According to the U.S. Department of Agriculture, grocery store prices went up 3.5% from 2019 to 2020 — more than the average annual inflation increase of 2%.
What You Need To Know
- Food costs are up across the board since the COVID pandemic began, experts say
- Limited supply and higher packaging and shipping expenses are key reasons, experts say
- As holidays approach, people are expected to continue to pay the higher prices for now
- Industry insiders say it could be Mother’s Day before prices stabilize
The USDA attributed the jump to supply-chain disruptions — things like cargo ships currently stacking up off the coast of Southern California, caused, at least partly, by staffing issues stemming from the COVID-19 pandemic.
Over the past several months, restaurant owners have reported profit margins are down, not just because of the new competitive wages to find workers, but also due to the rising cost of food.
Cutting costs on food is extremely hard to do right now, according to Erik Tibcken, general manager of Halperns’ Purveyors of Steak & Seafood in Orlando.
“More money, less product, but all of our costs are high,” said Tibcken, who has been in the food industry for more than 25 years.
Costs in the food industry are at an all-time high, he said.
“We are hoping in six to eight months we would see some normalcy come back to the market,” he said. “We said the same thing six to eight months ago.”
According to Tibcken, shipping costs to receive the food are up 20% on average.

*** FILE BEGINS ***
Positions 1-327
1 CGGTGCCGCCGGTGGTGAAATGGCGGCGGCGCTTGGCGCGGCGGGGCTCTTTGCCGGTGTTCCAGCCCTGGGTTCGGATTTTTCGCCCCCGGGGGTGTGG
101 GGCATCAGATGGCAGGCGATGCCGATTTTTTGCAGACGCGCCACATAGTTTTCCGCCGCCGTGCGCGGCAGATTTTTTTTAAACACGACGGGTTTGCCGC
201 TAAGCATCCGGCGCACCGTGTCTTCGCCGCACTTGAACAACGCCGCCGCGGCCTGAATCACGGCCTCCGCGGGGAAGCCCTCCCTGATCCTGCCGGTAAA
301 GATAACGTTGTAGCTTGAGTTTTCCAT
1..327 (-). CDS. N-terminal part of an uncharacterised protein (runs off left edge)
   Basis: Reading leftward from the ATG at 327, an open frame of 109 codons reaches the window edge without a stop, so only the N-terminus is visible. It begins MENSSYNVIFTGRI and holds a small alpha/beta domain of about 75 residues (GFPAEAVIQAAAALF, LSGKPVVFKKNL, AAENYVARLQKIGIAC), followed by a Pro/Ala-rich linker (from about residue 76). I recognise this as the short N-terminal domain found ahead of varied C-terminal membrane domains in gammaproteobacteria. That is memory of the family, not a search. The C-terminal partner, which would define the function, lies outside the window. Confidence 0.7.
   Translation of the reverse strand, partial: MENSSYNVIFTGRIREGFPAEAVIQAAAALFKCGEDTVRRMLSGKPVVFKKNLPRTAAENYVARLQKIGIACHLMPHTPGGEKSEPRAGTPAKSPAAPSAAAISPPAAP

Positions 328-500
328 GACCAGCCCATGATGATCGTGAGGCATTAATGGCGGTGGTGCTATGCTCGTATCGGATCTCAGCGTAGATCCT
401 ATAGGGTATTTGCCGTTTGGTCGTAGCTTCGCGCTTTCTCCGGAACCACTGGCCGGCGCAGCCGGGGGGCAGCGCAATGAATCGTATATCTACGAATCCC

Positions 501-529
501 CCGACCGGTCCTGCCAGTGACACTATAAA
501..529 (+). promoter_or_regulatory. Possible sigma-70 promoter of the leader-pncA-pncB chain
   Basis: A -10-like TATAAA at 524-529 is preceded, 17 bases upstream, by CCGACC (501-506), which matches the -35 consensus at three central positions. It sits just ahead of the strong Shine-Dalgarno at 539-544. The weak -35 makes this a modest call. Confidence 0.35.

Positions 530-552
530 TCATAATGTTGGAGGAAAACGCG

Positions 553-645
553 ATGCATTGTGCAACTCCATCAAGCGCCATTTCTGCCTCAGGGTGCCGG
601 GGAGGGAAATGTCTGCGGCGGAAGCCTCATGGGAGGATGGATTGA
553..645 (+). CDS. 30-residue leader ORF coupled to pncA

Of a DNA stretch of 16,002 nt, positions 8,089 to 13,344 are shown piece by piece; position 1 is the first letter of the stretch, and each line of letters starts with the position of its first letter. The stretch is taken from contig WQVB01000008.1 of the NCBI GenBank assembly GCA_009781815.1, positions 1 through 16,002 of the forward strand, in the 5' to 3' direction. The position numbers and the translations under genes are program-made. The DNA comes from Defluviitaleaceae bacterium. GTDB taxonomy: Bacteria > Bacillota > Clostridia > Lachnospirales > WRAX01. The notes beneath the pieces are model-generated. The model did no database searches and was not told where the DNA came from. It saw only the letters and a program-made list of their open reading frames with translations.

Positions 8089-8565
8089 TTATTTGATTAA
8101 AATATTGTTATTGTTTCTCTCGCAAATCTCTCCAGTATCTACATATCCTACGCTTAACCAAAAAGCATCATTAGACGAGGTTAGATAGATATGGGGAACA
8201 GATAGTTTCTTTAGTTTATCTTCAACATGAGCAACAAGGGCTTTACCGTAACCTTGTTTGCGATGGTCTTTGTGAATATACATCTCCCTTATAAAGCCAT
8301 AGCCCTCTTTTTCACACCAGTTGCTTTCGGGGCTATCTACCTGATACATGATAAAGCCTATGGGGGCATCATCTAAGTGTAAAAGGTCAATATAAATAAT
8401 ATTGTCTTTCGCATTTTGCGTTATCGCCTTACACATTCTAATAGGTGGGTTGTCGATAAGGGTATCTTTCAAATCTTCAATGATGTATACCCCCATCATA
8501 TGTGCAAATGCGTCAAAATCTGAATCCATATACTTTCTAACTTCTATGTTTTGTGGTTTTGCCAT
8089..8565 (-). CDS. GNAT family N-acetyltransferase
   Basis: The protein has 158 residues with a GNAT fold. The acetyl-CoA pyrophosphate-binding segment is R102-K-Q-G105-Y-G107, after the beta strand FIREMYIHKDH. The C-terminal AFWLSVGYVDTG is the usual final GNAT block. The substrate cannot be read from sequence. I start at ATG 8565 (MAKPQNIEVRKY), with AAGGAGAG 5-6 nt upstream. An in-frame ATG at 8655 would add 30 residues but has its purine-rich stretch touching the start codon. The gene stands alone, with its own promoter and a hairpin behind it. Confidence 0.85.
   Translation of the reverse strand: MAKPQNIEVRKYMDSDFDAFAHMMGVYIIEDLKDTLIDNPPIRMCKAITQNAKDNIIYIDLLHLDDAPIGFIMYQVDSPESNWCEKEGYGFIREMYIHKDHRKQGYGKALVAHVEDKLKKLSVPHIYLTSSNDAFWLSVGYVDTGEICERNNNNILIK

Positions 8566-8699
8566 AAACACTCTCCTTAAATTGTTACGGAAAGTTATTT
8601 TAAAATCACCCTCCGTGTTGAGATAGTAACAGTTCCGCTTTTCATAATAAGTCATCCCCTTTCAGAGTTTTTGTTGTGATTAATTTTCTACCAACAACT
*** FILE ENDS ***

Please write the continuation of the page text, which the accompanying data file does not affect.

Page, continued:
Other factors and costs experts say are associated with the increase are:
- The cost of the products themselves are up an average of 15%
- Prices for packing materials to ship the food have surged 40%
- The cost of plastic wrapping materials for the food or trays has jumped 30%,
- Employee wages have climbed 10%-15%.
“It’s the perfect storm, with no predictability in the future,” Tibcken said.
It doesn’t matter whether the food is imported produce or something domestic like mushrooms, seafood, or meats; everything costs more.
For now at least, the increases are the new normal.
“When the consumer is used to paying, it is hard for the producer to go down,” Tibcken said.
Industry experts predict food costs will not go down or really stabilize until after Mother’s Day 2022. With the holiday season now approaching, people are more likely to eat out and purchase higher-priced grocery items, they say.